What is hardest to say with any confidence due to the small sample size is your ability to win in the heads-up situation and take the big prizes. The interval for this is 14% to 95%. That's right, you probably win in heads-up situations something between 14% and 95% of the time. Bet you didn't expect that.

I also estimated your variance using a multinomial distribution, a better model for tournament results than a normal distribution. The variance of the money expectation based on a multinomial distribution was in line with your normal approximation.

I did this all because I questioned wheteher this was a sufficient sample size to say much about your performance. It turns out that intricacies of this problem actually let us say a little more about the likelihood of a breakeven sit'n'go player duplicating your feat.

11-28-2003, 06:56 PM
Thanks for your post. This is excellent information, though admittedly it does leave my eyes a bit glazed over. /images/graemlins/grin.gif

-- Homer

11-29-2003, 03:49 AM
I also estimated your variance using a multinomial distribution, a better model for tournament results than a normal distribution.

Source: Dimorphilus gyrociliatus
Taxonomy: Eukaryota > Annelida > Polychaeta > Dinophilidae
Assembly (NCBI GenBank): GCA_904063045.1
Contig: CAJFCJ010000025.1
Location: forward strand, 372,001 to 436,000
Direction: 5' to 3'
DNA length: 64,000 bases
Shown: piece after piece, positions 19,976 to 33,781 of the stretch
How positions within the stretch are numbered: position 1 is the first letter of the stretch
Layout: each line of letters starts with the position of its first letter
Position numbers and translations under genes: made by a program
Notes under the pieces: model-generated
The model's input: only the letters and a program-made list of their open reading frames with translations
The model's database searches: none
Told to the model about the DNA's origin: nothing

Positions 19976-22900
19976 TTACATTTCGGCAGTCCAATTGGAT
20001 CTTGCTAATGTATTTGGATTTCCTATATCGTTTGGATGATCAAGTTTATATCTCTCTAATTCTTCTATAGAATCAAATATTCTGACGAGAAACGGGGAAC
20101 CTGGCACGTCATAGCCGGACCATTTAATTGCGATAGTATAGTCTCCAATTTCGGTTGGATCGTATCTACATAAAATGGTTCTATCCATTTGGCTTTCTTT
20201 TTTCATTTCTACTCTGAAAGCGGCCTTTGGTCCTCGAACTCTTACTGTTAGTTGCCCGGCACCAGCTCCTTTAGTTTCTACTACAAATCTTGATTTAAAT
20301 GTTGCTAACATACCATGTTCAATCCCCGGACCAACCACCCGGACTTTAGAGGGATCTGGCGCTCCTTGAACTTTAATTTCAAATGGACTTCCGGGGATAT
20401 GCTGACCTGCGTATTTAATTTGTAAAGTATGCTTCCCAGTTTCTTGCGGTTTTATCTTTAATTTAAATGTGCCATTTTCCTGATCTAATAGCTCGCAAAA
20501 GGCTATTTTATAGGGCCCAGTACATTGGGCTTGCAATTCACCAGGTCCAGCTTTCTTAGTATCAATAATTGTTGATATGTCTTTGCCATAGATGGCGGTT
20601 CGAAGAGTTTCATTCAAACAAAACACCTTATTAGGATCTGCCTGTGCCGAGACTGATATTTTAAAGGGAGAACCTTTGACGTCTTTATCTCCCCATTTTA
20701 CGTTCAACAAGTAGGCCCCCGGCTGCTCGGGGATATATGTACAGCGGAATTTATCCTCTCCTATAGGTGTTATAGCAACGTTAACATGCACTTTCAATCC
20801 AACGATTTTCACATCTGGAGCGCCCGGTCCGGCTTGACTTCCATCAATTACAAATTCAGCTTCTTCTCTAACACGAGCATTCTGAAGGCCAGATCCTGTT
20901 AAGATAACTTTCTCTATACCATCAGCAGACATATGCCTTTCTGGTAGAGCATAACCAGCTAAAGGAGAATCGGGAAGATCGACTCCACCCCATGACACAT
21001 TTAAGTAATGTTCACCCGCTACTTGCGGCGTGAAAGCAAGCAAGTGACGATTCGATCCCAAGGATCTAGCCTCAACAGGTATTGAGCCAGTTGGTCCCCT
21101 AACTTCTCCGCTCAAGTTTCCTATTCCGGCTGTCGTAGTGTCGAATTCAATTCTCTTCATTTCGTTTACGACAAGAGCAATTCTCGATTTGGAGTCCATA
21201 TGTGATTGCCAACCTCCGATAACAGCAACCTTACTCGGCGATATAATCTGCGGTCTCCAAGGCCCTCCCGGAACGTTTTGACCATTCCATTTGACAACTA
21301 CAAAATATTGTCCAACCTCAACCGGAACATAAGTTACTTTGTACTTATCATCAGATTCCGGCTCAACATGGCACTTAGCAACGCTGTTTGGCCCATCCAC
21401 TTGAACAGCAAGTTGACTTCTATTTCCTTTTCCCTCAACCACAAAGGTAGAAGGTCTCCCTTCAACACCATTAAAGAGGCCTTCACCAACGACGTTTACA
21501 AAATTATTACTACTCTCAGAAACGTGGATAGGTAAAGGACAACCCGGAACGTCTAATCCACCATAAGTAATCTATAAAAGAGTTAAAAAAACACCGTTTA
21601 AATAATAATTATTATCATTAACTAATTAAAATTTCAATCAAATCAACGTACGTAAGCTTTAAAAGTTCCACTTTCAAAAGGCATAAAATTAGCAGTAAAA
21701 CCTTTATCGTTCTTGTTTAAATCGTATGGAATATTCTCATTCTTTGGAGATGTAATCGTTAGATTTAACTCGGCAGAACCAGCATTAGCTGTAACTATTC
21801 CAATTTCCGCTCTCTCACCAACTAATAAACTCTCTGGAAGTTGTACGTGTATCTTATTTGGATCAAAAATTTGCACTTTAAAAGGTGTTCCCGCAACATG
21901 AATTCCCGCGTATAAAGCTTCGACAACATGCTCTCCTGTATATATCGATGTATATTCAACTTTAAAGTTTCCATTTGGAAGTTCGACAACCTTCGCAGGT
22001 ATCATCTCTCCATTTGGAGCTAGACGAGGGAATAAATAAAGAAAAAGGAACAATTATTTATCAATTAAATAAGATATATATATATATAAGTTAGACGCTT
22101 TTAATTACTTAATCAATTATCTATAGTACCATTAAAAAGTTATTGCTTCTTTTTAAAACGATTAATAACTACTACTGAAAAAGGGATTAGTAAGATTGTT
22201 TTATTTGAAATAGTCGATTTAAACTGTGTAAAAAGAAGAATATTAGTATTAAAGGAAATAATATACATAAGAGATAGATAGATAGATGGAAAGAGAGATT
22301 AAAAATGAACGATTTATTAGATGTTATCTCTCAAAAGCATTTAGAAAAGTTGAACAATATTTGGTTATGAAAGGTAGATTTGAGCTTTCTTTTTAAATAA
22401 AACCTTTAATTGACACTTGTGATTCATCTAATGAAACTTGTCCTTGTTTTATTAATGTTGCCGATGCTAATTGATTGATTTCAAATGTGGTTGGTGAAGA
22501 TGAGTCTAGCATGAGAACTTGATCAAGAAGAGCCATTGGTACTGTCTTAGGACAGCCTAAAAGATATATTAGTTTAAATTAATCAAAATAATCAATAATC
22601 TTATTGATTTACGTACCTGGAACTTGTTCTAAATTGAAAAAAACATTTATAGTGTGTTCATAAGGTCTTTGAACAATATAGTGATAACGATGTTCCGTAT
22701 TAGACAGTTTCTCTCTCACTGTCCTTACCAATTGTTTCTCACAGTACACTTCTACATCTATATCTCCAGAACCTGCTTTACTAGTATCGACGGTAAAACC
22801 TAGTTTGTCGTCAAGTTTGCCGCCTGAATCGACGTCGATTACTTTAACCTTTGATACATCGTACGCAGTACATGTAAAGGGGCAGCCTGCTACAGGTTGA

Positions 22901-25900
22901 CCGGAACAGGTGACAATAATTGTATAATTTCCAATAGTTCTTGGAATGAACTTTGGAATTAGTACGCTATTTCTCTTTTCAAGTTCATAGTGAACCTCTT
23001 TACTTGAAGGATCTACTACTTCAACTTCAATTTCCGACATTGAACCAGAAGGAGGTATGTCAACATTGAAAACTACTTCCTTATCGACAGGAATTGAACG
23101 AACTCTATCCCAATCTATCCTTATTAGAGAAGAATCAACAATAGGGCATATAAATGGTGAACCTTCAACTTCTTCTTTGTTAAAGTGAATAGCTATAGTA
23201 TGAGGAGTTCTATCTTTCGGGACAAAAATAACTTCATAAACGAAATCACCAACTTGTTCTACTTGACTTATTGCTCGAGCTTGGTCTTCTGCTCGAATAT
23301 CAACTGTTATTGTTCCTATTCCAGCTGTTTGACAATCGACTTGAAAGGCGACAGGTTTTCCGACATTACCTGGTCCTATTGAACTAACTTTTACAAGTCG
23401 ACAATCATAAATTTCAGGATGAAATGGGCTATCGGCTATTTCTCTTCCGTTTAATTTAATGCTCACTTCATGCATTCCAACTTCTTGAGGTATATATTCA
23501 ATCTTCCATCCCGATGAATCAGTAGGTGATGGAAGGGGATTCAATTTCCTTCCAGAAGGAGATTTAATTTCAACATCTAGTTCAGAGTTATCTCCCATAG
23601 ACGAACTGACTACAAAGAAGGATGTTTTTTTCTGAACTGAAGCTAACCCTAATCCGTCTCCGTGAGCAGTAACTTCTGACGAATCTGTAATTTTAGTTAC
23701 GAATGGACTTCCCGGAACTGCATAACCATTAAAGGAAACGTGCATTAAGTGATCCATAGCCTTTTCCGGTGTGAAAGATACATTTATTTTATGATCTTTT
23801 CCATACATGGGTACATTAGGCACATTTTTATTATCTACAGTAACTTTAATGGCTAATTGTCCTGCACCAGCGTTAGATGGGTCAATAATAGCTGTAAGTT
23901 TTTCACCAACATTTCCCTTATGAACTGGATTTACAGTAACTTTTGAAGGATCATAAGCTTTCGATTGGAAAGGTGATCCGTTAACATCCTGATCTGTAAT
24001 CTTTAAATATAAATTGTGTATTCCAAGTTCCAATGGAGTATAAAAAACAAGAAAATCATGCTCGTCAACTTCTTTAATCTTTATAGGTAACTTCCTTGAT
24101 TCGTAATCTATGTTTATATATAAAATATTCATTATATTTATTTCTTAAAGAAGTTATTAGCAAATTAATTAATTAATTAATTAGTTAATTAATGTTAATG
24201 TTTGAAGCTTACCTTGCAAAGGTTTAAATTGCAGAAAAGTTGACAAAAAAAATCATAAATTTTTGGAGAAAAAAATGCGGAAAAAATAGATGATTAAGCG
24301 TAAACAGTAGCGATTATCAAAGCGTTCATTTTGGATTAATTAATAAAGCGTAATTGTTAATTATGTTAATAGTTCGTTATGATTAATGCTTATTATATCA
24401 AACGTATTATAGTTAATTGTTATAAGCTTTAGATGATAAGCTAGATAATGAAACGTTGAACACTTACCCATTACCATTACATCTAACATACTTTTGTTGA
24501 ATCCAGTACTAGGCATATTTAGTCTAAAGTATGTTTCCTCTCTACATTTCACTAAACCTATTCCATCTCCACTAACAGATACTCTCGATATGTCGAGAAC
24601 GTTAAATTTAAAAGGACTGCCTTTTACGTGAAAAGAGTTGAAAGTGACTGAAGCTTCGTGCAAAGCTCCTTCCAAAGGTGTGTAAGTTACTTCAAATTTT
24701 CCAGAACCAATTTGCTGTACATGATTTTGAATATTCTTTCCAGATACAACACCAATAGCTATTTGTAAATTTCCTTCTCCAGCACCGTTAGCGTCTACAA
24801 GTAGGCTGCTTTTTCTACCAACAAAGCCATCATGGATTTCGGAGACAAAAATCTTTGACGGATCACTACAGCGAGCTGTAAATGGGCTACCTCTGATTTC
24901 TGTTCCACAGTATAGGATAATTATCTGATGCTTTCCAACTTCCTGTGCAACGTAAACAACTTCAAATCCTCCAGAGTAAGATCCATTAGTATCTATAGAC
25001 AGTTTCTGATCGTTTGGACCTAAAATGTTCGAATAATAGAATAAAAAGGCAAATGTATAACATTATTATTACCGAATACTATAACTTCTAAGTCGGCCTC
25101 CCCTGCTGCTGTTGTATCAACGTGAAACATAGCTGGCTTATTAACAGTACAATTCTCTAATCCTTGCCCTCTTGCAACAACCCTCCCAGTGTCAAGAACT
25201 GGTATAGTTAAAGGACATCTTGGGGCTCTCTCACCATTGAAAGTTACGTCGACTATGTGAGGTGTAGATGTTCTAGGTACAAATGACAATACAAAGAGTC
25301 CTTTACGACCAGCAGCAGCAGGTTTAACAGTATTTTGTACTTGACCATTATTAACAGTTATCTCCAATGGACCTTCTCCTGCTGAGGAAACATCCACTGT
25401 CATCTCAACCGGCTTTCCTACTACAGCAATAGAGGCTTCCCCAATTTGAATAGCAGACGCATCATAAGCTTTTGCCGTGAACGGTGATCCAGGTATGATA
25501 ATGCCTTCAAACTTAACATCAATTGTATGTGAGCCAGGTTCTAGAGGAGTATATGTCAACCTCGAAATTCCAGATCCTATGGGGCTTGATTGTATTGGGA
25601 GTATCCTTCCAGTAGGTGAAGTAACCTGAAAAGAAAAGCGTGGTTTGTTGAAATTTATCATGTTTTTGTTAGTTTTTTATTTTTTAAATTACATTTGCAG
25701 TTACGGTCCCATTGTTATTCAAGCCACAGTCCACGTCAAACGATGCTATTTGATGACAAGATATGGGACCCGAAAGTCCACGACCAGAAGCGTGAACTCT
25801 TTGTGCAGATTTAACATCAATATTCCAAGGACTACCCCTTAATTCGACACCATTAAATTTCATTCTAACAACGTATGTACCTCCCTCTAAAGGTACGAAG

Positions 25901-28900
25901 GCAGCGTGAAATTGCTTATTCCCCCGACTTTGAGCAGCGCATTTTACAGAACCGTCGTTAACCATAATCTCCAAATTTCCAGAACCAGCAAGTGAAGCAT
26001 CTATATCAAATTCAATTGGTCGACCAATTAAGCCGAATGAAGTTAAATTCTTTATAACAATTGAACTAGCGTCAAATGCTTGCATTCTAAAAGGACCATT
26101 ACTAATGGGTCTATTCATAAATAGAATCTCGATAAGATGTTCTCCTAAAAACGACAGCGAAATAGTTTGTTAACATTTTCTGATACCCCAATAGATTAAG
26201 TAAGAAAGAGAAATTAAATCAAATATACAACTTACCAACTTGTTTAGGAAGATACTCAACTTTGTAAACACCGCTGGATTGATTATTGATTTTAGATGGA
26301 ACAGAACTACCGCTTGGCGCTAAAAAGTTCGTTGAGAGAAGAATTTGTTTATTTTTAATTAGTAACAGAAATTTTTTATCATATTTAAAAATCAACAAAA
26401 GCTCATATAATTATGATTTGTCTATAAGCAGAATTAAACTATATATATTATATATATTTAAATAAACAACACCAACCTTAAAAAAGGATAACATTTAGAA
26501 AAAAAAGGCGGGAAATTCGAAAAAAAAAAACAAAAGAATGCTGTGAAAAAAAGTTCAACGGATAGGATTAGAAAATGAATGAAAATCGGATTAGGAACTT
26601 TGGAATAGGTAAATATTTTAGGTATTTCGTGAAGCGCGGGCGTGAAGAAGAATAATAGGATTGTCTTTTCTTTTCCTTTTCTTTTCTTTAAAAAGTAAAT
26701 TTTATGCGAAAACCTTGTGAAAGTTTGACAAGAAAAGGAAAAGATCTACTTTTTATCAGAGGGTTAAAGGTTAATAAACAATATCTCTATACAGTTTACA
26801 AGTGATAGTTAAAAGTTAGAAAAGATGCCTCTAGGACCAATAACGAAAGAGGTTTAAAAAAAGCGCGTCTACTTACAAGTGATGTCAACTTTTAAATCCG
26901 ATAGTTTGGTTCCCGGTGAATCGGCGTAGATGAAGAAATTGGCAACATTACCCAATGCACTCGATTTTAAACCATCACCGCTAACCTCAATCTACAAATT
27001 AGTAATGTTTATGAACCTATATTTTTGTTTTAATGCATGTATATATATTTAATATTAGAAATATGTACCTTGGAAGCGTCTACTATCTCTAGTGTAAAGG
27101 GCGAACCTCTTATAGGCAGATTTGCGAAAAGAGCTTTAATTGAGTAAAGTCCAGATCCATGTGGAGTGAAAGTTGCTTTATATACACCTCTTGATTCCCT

[/ QUOTE ]

We're not using the normal distribution as a model for tournament results. We're considering each tournament as an iid random variable, and by the central limit theorem the arithmetic mean of the results is approximately normal.

11-29-2003, 05:56 AM
We're not using the normal distribution as a model for tournament results. We're considering each tournament as an iid random variable, and by the central limit theorem the arithmetic mean of the results is approximately normal.

[/ QUOTE ]It can be very approximate with small sample sizes, which is what got me looking at the possibility of estimating the confidence intervals based on the actual distribution. Unfortunately, estimating confidence intervals for variables derived from multinormal distributions is not easy, at least with the tools I have available (Matlab and R). For practical purposes, the normal approximation seems to be just fine, although you have to be careful what you conclude about the tails.

12-01-2003, 01:17 PM
Can anybody reccomend any good books on this kind of mathematics, I've got a maths degree but almost no experience in stats so I dont mind complicated or technical as long as it starts at the begining

12-01-2003, 02:48 PM
BruceZ suggests a probability/statistics book for people with math experience here (http://forumserver.twoplustwo.com/showflat.php?Cat=&Board=probability&Number=416704& Forum=All_Forums&Words=197&Match=Username&Searchpa ge=0&Limit=25&Old=allposts&Main=416690&Search=true #Post416704) .